The staff forum involved reading answers from a script that gave half-truths with a goal of providing an impression of transparency to settle the masses. The real reason why Rathjen's payouts were finally publicly disclosed, only after intense media exposure, was because funding donors and grant bodies were pulling funding from the University as they don't want to subsidize and be a part of the horrendous antics.

Note that Branson often said, "in the best interests of the University." This has far reaching implications that staff at the University endure daily. It means that if telling the truth, or doing the right thing leads to poor reputation, a worse outcome, then it is "in the best interests of the University" that the matter is buried in secret by intimidation or payouts. In *this case*, the flip was "in the best interests of the University" that the payouts were publicised in an attempt to thwart funding cancellations, but otherwise would have remained secret. However ...

These blog entries do not emphasise that the VC before Rathjen, Prof Bebbington, WAS ALSO FIRED and yet there was no discussion in the media about his unexplained departure, no truthful reasons provided by the uni, and payout details were hidden - it was intentionally buried. It would be "in the best interest of the university" if it were not exposed as no good would come of it. Incredibly, the *same* "management" team that appointed Bebbington also appointed Rathjen, and are about to appoint a THIRD VC! What is the saying, "fool me once, fool me twice, ..." We have read and heard the games of plausible deniability (I looked the other way so I didn't know, or, I did not have an official report put under my nose even though numerous people knew of the problems but were intimidated from doing anything about it), buck-passing that management intentionally used by hiring external lawyers that provided incorrect advice, taking inordinate amount of time, and blaming each other. There are at least 3 lawyers in play here: QC Branson, an EXPERT lawyer, Williams, and Human Resource boss Elysia Ryan, all masters at playing the game of law to achieve the desired outcome "in the best interests of the University". Where does the buck stop and where is the accountability? If the university were a corporate entity, then people would be demanding that the board, senior executives, and head of HR be replaced. Yet, we are witnessing the same players about to hire a third VC! Unbelievable. Why would anyone believe that matters will be different in the future? Because the university is going to write ANOTHER policy? Hire another external group? There is a fundamental cultural problem at the highest ranks that needs to be a) exposed ; b) flushed.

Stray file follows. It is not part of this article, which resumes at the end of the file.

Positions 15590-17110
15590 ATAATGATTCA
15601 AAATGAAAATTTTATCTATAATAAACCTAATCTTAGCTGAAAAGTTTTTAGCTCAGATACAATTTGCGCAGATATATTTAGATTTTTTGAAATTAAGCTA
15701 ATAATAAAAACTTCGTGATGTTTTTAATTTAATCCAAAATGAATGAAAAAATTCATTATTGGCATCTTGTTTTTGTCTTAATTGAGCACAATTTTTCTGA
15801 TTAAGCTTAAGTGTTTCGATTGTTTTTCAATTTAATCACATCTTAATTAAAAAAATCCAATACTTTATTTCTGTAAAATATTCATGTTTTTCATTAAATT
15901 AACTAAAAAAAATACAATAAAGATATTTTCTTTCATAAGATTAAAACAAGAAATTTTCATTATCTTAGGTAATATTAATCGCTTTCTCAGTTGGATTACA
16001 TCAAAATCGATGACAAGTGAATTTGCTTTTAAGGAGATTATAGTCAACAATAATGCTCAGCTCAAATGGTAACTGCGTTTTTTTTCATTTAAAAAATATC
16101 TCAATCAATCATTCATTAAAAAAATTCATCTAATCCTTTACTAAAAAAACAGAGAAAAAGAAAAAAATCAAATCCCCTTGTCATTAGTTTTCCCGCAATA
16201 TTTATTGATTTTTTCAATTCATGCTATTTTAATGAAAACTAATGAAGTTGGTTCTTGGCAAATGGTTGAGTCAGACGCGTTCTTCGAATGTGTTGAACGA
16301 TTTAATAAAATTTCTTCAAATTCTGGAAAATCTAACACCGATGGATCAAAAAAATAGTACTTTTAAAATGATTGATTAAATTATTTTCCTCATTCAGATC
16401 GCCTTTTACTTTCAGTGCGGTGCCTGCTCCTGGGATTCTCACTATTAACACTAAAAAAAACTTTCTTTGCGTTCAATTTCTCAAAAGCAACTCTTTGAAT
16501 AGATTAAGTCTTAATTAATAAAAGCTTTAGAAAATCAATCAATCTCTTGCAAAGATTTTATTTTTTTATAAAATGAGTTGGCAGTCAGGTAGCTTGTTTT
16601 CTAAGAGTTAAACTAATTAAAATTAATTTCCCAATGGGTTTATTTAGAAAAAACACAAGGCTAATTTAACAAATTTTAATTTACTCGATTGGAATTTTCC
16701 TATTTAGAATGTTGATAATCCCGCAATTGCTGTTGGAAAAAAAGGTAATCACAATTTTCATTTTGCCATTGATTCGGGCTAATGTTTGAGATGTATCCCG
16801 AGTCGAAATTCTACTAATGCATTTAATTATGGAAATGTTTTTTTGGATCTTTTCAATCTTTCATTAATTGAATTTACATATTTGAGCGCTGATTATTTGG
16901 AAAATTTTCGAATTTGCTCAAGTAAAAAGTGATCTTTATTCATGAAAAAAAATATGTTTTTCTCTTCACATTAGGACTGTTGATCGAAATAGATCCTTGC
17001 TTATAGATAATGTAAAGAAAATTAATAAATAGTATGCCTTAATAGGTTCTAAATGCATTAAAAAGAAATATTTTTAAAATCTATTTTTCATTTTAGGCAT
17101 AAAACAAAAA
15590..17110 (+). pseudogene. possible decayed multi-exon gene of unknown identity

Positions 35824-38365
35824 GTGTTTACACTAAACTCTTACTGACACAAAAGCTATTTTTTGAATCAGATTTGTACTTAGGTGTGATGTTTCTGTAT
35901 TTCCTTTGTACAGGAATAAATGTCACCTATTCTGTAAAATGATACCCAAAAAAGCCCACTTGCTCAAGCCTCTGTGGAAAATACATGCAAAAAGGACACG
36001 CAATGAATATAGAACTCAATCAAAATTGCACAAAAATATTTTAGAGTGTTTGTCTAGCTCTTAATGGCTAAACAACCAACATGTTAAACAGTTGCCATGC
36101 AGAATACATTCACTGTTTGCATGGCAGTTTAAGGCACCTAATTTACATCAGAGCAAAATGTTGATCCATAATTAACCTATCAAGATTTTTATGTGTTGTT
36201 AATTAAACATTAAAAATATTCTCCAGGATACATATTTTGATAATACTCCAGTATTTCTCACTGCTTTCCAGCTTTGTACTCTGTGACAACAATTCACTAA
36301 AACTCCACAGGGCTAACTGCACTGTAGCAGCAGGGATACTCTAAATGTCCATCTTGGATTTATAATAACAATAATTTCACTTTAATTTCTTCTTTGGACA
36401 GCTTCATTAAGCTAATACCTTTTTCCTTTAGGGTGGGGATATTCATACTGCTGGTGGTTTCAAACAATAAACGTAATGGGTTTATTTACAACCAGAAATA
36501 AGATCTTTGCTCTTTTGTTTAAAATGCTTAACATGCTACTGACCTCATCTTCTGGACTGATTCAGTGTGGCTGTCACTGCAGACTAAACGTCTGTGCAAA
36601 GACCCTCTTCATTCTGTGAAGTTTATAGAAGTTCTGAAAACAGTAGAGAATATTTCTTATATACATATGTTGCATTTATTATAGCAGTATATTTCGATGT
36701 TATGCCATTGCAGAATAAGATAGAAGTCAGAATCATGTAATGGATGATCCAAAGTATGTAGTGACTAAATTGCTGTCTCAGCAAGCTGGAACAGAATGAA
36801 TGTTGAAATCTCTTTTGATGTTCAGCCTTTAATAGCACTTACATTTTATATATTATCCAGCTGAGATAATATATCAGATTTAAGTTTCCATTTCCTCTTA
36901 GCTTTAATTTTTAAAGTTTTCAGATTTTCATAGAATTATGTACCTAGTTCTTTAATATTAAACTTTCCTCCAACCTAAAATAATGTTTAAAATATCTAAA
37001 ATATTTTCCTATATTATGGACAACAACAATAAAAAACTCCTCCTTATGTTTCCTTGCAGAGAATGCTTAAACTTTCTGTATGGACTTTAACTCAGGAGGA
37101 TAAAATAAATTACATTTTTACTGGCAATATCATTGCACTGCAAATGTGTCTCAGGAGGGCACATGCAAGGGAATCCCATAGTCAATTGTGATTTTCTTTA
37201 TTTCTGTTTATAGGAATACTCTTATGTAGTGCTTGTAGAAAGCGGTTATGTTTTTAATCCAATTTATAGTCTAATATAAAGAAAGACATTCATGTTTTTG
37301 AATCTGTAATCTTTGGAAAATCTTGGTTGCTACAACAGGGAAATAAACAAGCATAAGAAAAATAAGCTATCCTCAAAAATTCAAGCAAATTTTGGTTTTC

Anonymous said…
For example, the current DVCR Middelberg was promoted by Rathjen. It was widely known beforehand that Middelberg is difficult and intimidates people. When he was dean of engineering he used the University's legal forces to intimidate and suspend a staff member for merely asking questions of one of Middelberg's cronies that he hired. This was supported throughout the management chain and was eventually overturned. The staff member had to personally fund a legal defence. This was plain bullying and intimidation by management. In another episode, when a staff member raised concerns of bullying from a manager to Middelberg, the staff member was forced to resign and negotiated a payout (hush money)! Middelberg, formerly from QUT, has hired his buddies such as Harris, and others: ; ; ; ;<455::AID-BIT8>3.0.CO;2-2

made deals with an external company Sillana that now occupy lab space in engineering and do not pay commercial rates, organised to buy a French autonomous farming tractor when no researcher needed it, no one wanted, there was no place to put it, and no funds for its maintenance or operation, or staff salaries. He permitted the hiring of numerous admin staff when they were not needed, created numerous admin roles for academics, created financial turmoil then cut funding to schools to fill the financial holes in the faculty, and then he was promoted by Rathjen to DVCR!

Who else did Rathjen promote, appoint, or create new positions ? The horrendous culture from the executive is a cancer that has metastasized. All Rathjen's antics should be reviewed.
Anonymous said…
Need more examples of intimidation / "in the best interests of the University" ?